Dantewada school teacher held in Delhi in connection with Essar case

The Communist Party of India (Maoist) has denied allegations of a financial agreement between the armed guerilla group and the Essar Group, a giant multinational with revenues of $20 billion, to allow the company to operate an iron-ore processing facility in rebel-affected territories in Chhattisgarh.

“Our party has opposed the Essar ever since it began operations in Bastar,” said spokesperson Gudsa Usendi in a recorded statement sent to this correspondent. “It is completely false to suggest that we have taken money from Essar.”

The Essar operates a underground pipeline to transport iron-ore slurry from their beneficiation plant in Kirandul, Chhattisgarh to a pelletisation plant in Vishakhapatnam in Andhra Pradesh. The pipeline is occasionally targeted by the Maoists and subsequently allowed to function unhindered, prompting speculations of an agreement between the company and the Maoists.

“The Essar Group vehemently rejects all allegations made regarding payments to the Maoists. The Essar would like to state that such baseless allegations are being made to hurt the image and reputation of the group, which is a law abiding corporate,” said a spokesperson in an emailed statement.

WikiLeaks release

In August this year, the WikiLeaks website released a diplomatic cable sent by the U.S. consulate in Mumbai quoting an unnamed Essar representative who claimed that the company paid ‘significant amounts” of money to Maoist fighters to safeguard the Essar plants. The cable was the first in an increasingly complicated series of events involving the police, Maoists, local journalists, and mining companies.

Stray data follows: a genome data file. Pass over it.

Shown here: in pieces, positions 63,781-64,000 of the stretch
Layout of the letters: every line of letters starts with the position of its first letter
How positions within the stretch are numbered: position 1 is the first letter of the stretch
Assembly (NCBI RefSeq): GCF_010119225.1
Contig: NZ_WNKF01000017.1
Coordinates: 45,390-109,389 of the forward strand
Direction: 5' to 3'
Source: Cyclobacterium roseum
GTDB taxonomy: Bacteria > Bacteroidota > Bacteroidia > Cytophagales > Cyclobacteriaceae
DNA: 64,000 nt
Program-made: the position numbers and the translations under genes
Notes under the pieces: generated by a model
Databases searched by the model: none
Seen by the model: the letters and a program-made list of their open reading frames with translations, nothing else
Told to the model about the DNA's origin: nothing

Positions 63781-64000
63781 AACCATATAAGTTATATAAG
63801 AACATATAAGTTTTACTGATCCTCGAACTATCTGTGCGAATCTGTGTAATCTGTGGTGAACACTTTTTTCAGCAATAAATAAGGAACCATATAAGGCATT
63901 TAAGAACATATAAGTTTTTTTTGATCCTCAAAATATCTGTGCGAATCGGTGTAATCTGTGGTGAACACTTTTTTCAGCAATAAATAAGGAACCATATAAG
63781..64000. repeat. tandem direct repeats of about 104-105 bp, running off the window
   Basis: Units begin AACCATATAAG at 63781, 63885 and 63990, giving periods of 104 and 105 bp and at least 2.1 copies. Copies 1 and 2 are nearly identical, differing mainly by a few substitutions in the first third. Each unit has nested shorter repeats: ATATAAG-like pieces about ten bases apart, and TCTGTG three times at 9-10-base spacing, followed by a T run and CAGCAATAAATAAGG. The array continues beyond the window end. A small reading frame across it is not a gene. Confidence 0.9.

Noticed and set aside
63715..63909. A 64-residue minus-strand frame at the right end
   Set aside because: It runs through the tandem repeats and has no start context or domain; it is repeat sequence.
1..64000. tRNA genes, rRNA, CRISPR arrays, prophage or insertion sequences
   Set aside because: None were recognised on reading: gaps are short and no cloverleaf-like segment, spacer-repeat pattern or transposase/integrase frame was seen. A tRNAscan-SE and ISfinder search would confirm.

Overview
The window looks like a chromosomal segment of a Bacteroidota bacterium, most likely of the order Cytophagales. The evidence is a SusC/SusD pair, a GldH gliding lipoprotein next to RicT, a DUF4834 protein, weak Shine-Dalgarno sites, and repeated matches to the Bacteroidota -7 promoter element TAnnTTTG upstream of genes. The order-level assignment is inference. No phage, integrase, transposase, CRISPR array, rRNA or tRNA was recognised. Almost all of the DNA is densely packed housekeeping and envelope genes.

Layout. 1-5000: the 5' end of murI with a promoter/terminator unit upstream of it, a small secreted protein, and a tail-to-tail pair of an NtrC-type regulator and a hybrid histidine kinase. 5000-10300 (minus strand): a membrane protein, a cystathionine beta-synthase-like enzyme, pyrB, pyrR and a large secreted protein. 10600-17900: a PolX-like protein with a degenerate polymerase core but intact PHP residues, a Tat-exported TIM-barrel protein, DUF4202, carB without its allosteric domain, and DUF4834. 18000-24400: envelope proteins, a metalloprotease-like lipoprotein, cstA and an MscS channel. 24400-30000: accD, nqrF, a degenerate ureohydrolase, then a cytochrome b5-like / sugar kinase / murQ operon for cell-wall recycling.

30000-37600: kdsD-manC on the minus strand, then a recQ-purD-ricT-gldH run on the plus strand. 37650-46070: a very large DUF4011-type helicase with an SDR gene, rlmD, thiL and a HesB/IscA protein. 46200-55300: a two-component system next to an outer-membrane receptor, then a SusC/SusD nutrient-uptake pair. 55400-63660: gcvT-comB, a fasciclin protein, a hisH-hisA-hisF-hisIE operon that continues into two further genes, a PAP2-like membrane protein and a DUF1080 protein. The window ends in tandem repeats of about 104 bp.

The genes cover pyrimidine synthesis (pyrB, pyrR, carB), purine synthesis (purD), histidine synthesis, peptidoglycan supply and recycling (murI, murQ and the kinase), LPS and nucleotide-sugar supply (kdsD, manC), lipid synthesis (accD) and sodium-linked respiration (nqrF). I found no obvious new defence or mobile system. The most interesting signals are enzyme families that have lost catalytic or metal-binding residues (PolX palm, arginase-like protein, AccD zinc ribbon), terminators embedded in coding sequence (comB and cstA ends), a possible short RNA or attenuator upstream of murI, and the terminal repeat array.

In his statement, Maoist spokesperson, Mr. Usendi the leaked cable illustrated that “American imperialists” and the Indian State were working together to discredit and defeat his organisation.

In September, the State police arrested B.K. Lala, a private contractor, and Lingaram Kodopi, an Adivasi youth and freelance journalist, on charges of serving as couriers between the Essar and the Maoists. In the weeks that followed, the police also arrested Essar employee D.V.C.S. Verma, general manager of the company's plant in Dantewada on the basis of information purportedly provided by Mr. Lala in the course of his investigation. The police are still looking for Pawan Dubey, the proprietor of a local newspaper and NGO, who is accused of channeling money to the Maoists under the guise of implementing the Essar's corporate social responsibility (CSR) programmes.

On Tuesday, the police arrested Soni Sori, Mr. Kodopi's aunt in Delhi and remanded in one day's judicial custody. “The court has recorded that Ms. Soni fears a threat to her life and false implication by the Chhattisgarh police,” said her lawyer, Vrinda Grover in a statement, “The Chhattisgarh police is expected to ask for her transit remand.”

A school teacher in Dantewada, Ms. Sori is accused of participating in a Maoist raid on Congressman Avdesh Singh Gautam house in Dantewada in 2010. The police also claim that Ms. Sori is involved in the Essar case. However, Ms. Sori said she was being targeted for knowing too much.

“The police's entire story about Linga and Lala's arrest is false,” she said in a conversation with this correspondent last week. Ms. Sori alleges that a policeman approached her days before Lala was arrested and forcibly used her cellular phone to call Mr. Lala. “He [the policeman] pretended to be a Maoist and told Mr. Lala to bring the money to a designated spot. Soon after, Mr. Lala was arrested and now the police is targeting me,” she said.